Attorney general wants medical marijuana law changes
State Attorney General Bill Schuette is backing proposed changes to Michigan’s voter-enacted medical marijuana law. He says it’s been “hijacked” by people trying to make money, rather than offering relief to people facing terminal disease or a painful chronic illness.
Schuette says the result of a poorly written ballot initiative is the proliferation of shops that make a business of selling marijuana to people with easy-to-acquire medical cards.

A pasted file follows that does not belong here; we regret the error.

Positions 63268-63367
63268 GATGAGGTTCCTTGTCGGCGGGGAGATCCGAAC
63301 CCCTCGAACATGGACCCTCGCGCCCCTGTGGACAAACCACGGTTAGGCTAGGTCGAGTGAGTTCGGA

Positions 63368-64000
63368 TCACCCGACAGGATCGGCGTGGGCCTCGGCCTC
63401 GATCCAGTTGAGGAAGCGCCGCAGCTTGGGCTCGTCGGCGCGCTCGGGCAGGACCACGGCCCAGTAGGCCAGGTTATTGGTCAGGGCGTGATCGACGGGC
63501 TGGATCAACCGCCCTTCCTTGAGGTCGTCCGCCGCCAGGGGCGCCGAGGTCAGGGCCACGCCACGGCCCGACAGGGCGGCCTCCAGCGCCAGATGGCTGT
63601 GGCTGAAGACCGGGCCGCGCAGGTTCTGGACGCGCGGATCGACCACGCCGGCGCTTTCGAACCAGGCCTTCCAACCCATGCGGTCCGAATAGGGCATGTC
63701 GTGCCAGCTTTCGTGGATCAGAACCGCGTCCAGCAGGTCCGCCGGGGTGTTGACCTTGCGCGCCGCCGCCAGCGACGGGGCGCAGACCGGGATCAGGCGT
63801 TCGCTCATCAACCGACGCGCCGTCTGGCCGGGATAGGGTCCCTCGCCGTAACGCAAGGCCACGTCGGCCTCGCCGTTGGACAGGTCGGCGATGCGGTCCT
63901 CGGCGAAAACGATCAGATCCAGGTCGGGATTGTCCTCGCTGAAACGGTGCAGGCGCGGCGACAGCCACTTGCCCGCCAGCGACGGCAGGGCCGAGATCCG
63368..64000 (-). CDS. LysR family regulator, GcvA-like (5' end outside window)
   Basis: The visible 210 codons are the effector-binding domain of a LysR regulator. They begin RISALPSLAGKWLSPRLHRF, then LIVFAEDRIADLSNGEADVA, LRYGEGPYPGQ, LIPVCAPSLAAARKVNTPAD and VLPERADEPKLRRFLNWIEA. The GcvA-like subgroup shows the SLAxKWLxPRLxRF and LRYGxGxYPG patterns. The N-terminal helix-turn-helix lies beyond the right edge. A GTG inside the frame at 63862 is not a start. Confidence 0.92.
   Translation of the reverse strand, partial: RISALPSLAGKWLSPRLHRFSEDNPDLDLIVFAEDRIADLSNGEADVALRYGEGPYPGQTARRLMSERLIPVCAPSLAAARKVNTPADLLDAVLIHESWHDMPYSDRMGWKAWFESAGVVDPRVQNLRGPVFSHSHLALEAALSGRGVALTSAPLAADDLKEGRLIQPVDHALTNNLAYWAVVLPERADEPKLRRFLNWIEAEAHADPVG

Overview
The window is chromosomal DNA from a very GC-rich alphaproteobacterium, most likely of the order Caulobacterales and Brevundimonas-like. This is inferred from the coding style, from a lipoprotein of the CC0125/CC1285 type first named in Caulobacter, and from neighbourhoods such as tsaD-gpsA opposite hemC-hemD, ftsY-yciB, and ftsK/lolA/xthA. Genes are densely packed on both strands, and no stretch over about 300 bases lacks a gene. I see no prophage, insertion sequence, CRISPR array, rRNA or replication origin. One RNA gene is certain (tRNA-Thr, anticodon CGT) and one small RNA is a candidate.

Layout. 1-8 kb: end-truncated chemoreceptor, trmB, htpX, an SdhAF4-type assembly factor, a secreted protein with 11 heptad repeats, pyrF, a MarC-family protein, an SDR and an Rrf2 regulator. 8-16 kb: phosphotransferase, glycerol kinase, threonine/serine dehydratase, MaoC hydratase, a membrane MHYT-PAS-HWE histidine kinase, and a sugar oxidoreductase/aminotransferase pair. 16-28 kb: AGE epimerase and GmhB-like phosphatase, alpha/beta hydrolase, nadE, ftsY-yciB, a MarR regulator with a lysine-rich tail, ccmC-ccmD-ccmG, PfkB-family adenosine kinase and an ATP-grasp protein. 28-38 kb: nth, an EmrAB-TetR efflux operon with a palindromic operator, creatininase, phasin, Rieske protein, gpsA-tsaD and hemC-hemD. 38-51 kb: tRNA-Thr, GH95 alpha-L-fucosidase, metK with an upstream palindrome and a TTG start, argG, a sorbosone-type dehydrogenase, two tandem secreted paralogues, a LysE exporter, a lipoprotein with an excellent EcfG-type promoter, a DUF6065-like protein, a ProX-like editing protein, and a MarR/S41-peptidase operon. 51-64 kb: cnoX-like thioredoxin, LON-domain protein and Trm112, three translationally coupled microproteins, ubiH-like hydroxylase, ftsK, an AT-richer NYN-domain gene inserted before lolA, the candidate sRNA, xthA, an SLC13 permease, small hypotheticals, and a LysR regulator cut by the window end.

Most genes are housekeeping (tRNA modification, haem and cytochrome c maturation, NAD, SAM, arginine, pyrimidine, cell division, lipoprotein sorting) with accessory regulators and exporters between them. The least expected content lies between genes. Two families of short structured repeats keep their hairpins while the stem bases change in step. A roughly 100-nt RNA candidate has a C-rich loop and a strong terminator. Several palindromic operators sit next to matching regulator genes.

“And people say, 'I voted for this law, but I did not vote to have pot shops across from my church or my schools.' People say, 'I voted for this law, but I did not vote for marijuana farms to have pot as Michigan’s biggest cash crop.'”
Law enforcement officials say there is a growing problem with people driving under the influence of marijuana, and break-ins and assaults at dispensaries.
The proposed changes include sanctions for doctors who prescribe marijuana to people who don’t have a real medical condition; banning dispensaries near schools and churches; and requiring photograph on medical marijuana cards.